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Alexa surely knows that googlebot and msnbot cannot handle these redirects. The bots olgo's were never meant to do this convoluted filtering and they simply cannot cope.
I challenge "googleguy" "google" "msnsearch" or more learned search engine specialists to disprove this cast iron fact.
Millions or websites accross the globe who have spent much money and time to create their websites should not be treated in this manner. In the name of common sense, why is alexa allowed to preserve its pagerank and destroy sites with a directive that is frowned upon by all search engines. Should we all now use CGI, ASP, GO-PHP, or pearl based scripts for linking?. Deny robots access at .htaccess to link pages pointing out, buy throwaway domains and use them for IP DELIVERY containing 302 directives to ones own benefit until this problem is eradicated?. Using these redirects must place a credibility issue on any site that pours them out in an automated process that can rival thousands of very fast typists.
Blatant use of 302 temporary redirect protocol directives that preserve alexa's own pagerank and the links that point to yours are as deadly as they come. Pouring out 302 redirects in their thousands, maybe millions, Who knows. The icing on the cake is a dynamic page generated with your websites link in it condeming your site into total oblivion in search results.
God help websites that are listed in alexa.com. Even if you are not, Alexa will pick up your pure html link that points to a site that is in alexa. Alexa will then reward you with a DEADLY 302 DIRECTIVE. Totally without your consent and googlebot will demote your site accordingly, conforming to the protocol it has been fed that your website is a temporary page of where the link in alexa resides.
URL = [redirect.alexa.com...]
UAG = Mozilla/4.0 (compatible; MSIE 6.0; Windows NT 5.1)
FMT = AUTO
REQ = GET
GET /redirect?www.yoursite.com%2F HTTP/1.0
User-Agent: Mozilla/4.0 (compatible; MSIE 6.0; Windows NT 5.1)
• Finding host IP address...
• Finding TCP protocol...
• Binding to local socket...
• Connecting to host...
• Sending request...
• Receiving response...
Total bytes received = 410
Elapsed time so far: 0 seconds
Header (Length = 199):
Content (Length = 211):
Elapsed time so far: 0 seconds
It's not Alexa that's crawling the site, it's The Internet Archive's Wayback machine.
I thought that was the case too but the WayBack machine plainly states:
"the Archive has been receiving data donations from Alexa Internet and others"
Now if that's just the list of web sites to crawl, I suppose that constitutes a data donation.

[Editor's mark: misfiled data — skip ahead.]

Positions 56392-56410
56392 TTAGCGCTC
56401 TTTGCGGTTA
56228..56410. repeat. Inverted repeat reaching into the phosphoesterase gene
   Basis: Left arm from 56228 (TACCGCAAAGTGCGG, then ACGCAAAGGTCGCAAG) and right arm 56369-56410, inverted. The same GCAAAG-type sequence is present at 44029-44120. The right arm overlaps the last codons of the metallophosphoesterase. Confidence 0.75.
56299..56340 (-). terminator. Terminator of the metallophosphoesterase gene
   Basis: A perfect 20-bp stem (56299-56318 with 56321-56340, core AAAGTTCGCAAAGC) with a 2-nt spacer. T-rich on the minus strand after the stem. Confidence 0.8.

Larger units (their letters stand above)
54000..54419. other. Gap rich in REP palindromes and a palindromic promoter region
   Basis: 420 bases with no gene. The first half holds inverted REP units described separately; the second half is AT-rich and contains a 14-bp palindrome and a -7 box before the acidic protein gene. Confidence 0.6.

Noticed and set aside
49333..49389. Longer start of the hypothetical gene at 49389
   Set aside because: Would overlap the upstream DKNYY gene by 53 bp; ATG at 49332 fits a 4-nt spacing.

The fact that the crawler is called "ia_archiver" kind of points back to the Internet Archive doing the crawling and not Alexa, not sure which one of them runs the crawler for sure.
LOL, don't ask for other people's advice. You should learn about the issues for yourself and make your own decision.
This forum is absolutely crammed full of trolls that would happily advise you remove every 302 redirect that's pointing at your site. And they'll probably be laughing as your SERPS start to tumble.
Unless you are being hijacked (and I mean properly hijacked, not just having a messed up listing in Google), leave well clear of any silly ideas.
my basic premise is that the 3xx series of messages are part of the http protocol. see rfc 2616. nothing wrong with anyone using these. now wait before you declare me insane, there's more ...
a search engine is supposed to have the core mission of indexing pages and returning references to those pages in response to a search.
with me so far?
now, irrespective of X arbitrary number of redirects of any kind recognised by the crawler of the subject engine, it is the page not the link that should get the final credit.
i don't care if it's a 3xx or meta redirect. if the crawler resolves it then it knows where it ended up because it had to resolve the url to get there.
that's the general case applying to all search engines.
in the particular case of google, they like this ranking by link and anchor text thingie. that's fine, but it has nothing to do with resolving where the page actually lives. and the url of that page should get the credit for the content. that *is* what the user wants is it not?
now, if its a 302, meaning temporarily moved, then fine, still give the final url the credit and try to crawl it again later to see if it still exists.
if the phd wants to differentiate and make things complicated then fine, differentiate between 302's within the same domain and to other domains. or they could use the technology from crossref.org which apparently libraries and scholars use to uniquely identify thingies down to the citation level in scholarly works. but they would have to pay royalties on that.
it's broken. they don't know how to fix it. time to move on.
in the extreme case, just ignore them and design the site the way it should be designed. if your site has value, it will still be found by hook or by crook.
as i've said before, it ain't rocket science. they just want you to think it is. because otherwise you would have to conclude that it's broken.
one cat that i know of has about 10 real vendors in it. i've watched it move from about 1.8 million results to 8 million results in the past 6 months for a 3 word search. at one point the three words in quotes actually claimed to have 50% more results than the unquoted search of the same words. huh? that ain't the math i learned. this oddity was consistent for about 3 months pre-allegra.
They need to change the way they handle hijacking 302 redirects. They can leave all other 302 redirects as they are, interpreting the RFC correctly.
They need a way of detecting whether the 302 is likely to cause a hijack (most 302's aren't), and if it does, they should penalise just that redirect page.